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Albion Nutritional Facts - Research
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Research Done on Albion Chelates

Albion Human Nutrition values research into product effectiveness, mineral availability, and use. Albion provides product to third party organizations that conduct their own research and studies and then come to their own conclusions. We also carry out our own sponsored research and clinical studies.

Albion has over 123 published research papers involving Albion’s chelated minerals, mineral absorption, and the effects of our chelated minerals on different functions of the body. We also have many research studies that are as yet unpublished due to proprietary finds that may later be developed into patents. With over 150 patents, our Science & Research division is continuously working on new concepts and researching ways to make mineral delivery systems better for you, the consumer.

Below are just a few research summaries. More will be added and removed in the future so please return to this page often.

Zn Bisglycinate vs. Zn Gluconate After a Single Administration to Twelve Healthy Female Volunteers

Gandia P, Bour D, Maurette J, Donazzolo Y, Duchene P, Bejot M, and Houin G.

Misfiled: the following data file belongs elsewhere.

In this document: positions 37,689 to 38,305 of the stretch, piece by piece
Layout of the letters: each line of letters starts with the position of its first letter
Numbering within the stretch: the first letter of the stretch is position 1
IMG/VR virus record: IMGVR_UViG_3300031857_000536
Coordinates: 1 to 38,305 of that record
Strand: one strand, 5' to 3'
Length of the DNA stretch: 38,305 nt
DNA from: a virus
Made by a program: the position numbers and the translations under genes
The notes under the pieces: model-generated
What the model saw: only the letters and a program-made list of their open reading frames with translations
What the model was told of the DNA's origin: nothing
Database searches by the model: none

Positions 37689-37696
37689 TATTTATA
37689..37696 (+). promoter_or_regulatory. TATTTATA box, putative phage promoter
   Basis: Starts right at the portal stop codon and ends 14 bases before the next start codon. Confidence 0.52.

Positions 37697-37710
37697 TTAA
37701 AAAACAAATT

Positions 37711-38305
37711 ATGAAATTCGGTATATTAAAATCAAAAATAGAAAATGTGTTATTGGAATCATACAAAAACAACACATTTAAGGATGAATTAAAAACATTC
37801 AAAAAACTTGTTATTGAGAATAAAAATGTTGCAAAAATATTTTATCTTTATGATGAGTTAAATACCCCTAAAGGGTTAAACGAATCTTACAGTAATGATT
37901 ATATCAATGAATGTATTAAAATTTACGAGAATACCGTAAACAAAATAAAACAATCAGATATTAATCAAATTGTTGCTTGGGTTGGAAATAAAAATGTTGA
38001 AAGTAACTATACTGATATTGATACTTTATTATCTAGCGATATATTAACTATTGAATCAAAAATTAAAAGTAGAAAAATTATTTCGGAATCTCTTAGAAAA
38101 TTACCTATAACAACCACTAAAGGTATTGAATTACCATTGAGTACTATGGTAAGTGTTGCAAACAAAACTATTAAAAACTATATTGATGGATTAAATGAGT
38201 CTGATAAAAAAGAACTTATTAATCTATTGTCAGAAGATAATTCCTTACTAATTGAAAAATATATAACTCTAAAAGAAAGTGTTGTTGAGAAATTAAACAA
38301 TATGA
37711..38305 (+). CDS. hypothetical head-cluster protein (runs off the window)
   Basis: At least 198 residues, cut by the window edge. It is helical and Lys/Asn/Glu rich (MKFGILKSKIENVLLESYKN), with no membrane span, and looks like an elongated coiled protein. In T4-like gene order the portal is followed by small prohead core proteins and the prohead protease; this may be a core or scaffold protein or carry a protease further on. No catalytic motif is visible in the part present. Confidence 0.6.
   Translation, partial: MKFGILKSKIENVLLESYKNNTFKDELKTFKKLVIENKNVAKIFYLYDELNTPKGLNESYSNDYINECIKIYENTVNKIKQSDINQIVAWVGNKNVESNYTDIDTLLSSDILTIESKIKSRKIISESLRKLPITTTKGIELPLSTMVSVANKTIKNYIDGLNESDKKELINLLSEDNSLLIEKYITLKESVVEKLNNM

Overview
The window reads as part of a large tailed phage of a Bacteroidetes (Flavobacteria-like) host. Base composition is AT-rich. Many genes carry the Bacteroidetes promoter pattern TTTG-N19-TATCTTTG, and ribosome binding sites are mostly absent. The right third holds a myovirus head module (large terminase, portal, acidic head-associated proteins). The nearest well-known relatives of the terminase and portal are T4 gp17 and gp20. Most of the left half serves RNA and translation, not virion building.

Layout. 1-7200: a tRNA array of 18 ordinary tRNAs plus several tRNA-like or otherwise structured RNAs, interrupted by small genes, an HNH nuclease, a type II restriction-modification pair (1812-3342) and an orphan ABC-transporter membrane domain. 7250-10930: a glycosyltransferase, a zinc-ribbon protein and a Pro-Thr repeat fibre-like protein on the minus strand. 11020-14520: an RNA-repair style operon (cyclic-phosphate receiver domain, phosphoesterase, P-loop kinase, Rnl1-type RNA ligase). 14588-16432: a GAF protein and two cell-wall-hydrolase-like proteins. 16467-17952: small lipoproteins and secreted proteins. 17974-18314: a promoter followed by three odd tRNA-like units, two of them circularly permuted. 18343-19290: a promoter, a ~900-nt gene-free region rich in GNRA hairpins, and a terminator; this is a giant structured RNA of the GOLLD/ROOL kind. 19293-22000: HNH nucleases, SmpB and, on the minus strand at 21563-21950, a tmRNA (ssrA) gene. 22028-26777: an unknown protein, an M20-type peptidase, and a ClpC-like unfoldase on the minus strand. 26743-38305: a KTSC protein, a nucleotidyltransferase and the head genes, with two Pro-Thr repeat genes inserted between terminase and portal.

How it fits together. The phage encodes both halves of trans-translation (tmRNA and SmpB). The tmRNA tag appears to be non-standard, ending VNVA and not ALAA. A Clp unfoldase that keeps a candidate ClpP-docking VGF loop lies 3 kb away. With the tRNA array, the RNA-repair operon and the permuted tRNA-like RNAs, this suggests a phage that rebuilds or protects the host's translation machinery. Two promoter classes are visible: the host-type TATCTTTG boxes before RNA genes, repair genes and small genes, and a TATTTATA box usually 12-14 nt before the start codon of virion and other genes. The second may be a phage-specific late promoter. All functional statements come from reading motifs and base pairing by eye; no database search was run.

Int. J. Vitam. Nutr. Res., 77(4), 243-248

This study compared the oral bioavailability of Albion’s zinc bisglycinate chelate with zinc gluconate in a randomized cross-over study in 12 female volunteers. Study results show that zinc chelate was safe and well tolerated. Compared with the gluconate, the oral bioavailability of zinc chelate was 43.4% more bioavailable.

Comparison of calcium absorption from various calcium-containing products in healthy human adults: A bioavailability study

Mukherjee R, McCorquodale M, Crowley D, Ashmead S, and Guthrie N.
The FASEB Journal 10:A1063-A1064

Supplementation with various calcium preparations is now the most common approach to increase calcium intake in individuals concerned with osteoporosis. However, it has been shown that the bioavailabilities of many commercial calcium preparations are different. This study compared the bioavailability of calcium after supplementation with four preparations: Albion’s di-calcium malate, Albion’s calcium chelate containing 18% calcium, calcium chelate containing 26% calcium, and industry standard calcium carbonate. Based on the results of this study, di-calcium malate seems to be the most bioavailable compared to the other supplements being investigated with a longer half life. The two calcium chelates were the next most bioavailable of the four followed by calcium carbonate.